On the other hand, differentiation has also been criticized and referred to as an “inconsistent” strategy capable of having adverse effects if companies fail to understand the correct ways to differentiate (for example, demand perspective and supply perspective). Porter (1985) argues that differentiation is not a “risk-free” strategy. And although it is a helpful approach when it comes to sustaining competitive advantage, the differentiation aspect of products and services can be easily copied by competitors. Here, the first risk of differentiation can then be defined as “imitation risk”. Within this constrain, one may add that new differentiated products or services can quickly become more or less critical to customers’ taste or needs and can also be considered a risk source of value. In support of this view, Peter (1987) argued that “anything can be turned into a value-added product or service”. In addition, Grant (2013) stated that the price a customer is willing to pay for the differentiated product or service can be below or could not exceed the cost of creating the differentiation in the first place, thus a significant risk to consider when balancing differentiation cost vs price.

Additionally, differentiation is not unlimited. It has limits and edges varying across different products and services, with the differentiation potential greatly influenced by them. The risks associated with differentiation strategy are also bounded by the standards and complexity of technical factors and customer needs (market factors). Products offering a low degree of technical standards (toys and sugar), for example, offer a greater differentiation opportunity than those heavily rested in technical complexities (aeroplanes), (Dickson and Ginter 1987).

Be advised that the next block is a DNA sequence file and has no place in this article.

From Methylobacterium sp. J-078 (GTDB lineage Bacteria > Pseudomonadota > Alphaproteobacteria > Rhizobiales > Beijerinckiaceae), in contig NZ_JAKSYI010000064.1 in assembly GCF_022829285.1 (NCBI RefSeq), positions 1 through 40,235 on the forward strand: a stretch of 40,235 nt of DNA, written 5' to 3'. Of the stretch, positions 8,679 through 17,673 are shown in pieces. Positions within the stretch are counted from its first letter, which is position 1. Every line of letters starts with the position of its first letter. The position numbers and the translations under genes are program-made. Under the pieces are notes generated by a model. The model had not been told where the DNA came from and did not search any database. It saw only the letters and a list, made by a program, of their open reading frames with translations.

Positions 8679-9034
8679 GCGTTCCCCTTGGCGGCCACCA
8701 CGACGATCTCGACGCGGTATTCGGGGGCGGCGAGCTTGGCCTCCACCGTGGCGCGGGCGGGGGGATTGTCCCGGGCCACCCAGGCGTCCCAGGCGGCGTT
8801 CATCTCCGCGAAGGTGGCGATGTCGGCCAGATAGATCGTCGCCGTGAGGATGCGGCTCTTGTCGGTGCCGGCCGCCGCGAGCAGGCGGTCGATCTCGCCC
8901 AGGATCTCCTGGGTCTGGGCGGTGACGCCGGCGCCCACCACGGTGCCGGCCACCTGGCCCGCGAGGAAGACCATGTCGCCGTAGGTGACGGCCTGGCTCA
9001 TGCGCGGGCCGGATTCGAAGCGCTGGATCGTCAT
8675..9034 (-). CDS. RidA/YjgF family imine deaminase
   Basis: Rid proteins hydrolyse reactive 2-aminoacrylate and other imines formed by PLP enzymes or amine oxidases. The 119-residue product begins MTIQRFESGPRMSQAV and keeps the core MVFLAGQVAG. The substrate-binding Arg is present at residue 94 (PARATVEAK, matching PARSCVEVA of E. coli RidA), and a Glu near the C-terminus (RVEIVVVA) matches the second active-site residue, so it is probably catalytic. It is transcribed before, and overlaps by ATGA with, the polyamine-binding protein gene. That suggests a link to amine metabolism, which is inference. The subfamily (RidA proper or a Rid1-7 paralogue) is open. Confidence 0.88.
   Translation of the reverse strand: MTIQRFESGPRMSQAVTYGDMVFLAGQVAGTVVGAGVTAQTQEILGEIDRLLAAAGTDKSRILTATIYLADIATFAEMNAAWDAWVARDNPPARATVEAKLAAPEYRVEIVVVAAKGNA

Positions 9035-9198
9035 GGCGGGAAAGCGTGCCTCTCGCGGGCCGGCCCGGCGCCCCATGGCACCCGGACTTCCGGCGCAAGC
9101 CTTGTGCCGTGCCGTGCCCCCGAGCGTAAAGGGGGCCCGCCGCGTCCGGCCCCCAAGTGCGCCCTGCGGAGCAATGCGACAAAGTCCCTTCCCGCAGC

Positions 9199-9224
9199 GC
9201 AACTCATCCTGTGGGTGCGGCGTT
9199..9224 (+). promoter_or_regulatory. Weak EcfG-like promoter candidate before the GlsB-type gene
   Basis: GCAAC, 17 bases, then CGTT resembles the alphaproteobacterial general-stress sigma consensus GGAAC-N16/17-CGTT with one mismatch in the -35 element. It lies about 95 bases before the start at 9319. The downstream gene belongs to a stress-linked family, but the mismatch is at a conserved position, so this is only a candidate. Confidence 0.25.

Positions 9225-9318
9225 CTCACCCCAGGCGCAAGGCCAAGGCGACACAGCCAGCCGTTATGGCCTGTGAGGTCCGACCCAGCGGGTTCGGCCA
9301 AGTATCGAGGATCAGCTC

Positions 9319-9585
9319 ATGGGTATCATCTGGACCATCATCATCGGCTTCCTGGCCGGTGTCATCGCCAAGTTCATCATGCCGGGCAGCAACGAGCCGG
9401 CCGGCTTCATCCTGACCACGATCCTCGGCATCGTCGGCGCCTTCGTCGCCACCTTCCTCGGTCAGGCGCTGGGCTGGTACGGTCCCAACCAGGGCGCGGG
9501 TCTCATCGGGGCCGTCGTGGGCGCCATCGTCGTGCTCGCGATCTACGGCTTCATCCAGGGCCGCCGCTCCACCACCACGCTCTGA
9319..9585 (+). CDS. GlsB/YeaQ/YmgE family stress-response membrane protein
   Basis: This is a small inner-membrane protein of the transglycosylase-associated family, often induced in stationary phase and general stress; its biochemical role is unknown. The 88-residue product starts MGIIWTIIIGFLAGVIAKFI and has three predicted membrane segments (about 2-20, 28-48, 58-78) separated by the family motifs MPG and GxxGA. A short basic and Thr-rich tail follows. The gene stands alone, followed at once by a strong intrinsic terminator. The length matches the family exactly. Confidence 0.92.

An extra added risk associated with differentiation is the lack of understanding of the innovative and unique aspects of the product or service surrounding the idea. Dance companies that take differentiation on board seem to spend a considerable number of resources on identifying and developing products that can meet the specificities of buyers’ needs (audiencess). Thus, Knight et al. (2020) considered this a vital piece in the foundation for successful differentiation.

In resume, differentiation’s main strength rests on the concept’s power to allow other factors rather than price to come to the front end. It is an approach built through authenticity and uniqueness, allowing many companies to gain higher profit margins and some degree of competitive advantage. Diversely, its weaknesses rest on the fact that as a strategy, it can be volatile and unpredictable, where perception is critical, and resources demand can be highly difficult to maintain, making the shelf life of the strategy an extremely short one (Geoffrey and Kibet, 2018).

How can the concept be applied to dance companies?… To be continued